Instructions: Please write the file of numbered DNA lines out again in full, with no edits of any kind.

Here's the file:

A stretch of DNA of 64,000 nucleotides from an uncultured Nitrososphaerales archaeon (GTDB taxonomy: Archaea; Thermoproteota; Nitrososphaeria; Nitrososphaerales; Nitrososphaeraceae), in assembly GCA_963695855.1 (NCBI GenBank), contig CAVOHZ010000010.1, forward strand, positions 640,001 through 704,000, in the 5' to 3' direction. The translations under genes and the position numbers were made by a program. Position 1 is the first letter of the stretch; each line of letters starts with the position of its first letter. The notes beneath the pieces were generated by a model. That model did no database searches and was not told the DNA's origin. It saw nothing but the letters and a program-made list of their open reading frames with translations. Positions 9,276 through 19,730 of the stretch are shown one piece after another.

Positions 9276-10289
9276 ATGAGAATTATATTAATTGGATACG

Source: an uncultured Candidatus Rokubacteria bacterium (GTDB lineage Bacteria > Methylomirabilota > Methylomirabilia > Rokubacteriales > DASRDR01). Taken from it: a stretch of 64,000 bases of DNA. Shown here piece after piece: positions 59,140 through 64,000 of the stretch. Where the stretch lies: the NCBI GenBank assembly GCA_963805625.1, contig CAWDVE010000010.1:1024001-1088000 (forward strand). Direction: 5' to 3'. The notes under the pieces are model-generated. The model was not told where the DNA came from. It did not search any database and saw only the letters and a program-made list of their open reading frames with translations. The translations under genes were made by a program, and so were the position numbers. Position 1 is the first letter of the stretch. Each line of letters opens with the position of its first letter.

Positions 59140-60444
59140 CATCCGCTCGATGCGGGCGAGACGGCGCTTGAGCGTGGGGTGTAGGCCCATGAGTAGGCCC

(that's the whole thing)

A stretch of DNA of 64,000 nucleotides from an uncultured Nitrososphaerales archaeon (GTDB taxonomy: Archaea; Thermoproteota; Nitrososphaeria; Nitrososphaerales; Nitrososphaeraceae), in assembly GCA_963695855.1 (NCBI GenBank), contig CAVOHZ010000010.1, forward strand, positions 640,001 through 704,000, in the 5' to 3' direction. The translations under genes and the position numbers were made by a program. Position 1 is the first letter of the stretch; each line of letters starts with the position of its first letter. The notes beneath the pieces were generated by a model. That model did no database searches and was not told the DNA's origin. It saw nothing but the letters and a program-made list of their open reading frames with translations. Positions 9,276 through 19,730 of the stretch are shown one piece after another.

Positions 9276-10289
9276 ATGAGAATTATATTAATTGGATACG

Source: an uncultured Candidatus Rokubacteria bacterium (GTDB lineage Bacteria > Methylomirabilota > Methylomirabilia > Rokubacteriales > DASRDR01). Taken from it: a stretch of 64,000 bases of DNA. Shown here piece after piece: positions 59,140 through 64,000 of the stretch. Where the stretch lies: the NCBI GenBank assembly GCA_963805625.1, contig CAWDVE010000010.1:1024001-1088000 (forward strand). Direction: 5' to 3'. The notes under the pieces are model-generated. The model was not told where the DNA came from. It did not search any database and saw only the letters and a program-made list of their open reading frames with translations. The translations under genes were made by a program, and so were the position numbers. Position 1 is the first letter of the stretch. Each line of letters opens with the position of its first letter.

Positions 59140-60444
59140 CATCCGCTCGATGCGGGCGAGACGGCGCTTGAGCGTGGGGTGTAGGCCCATGAGTAGGCCC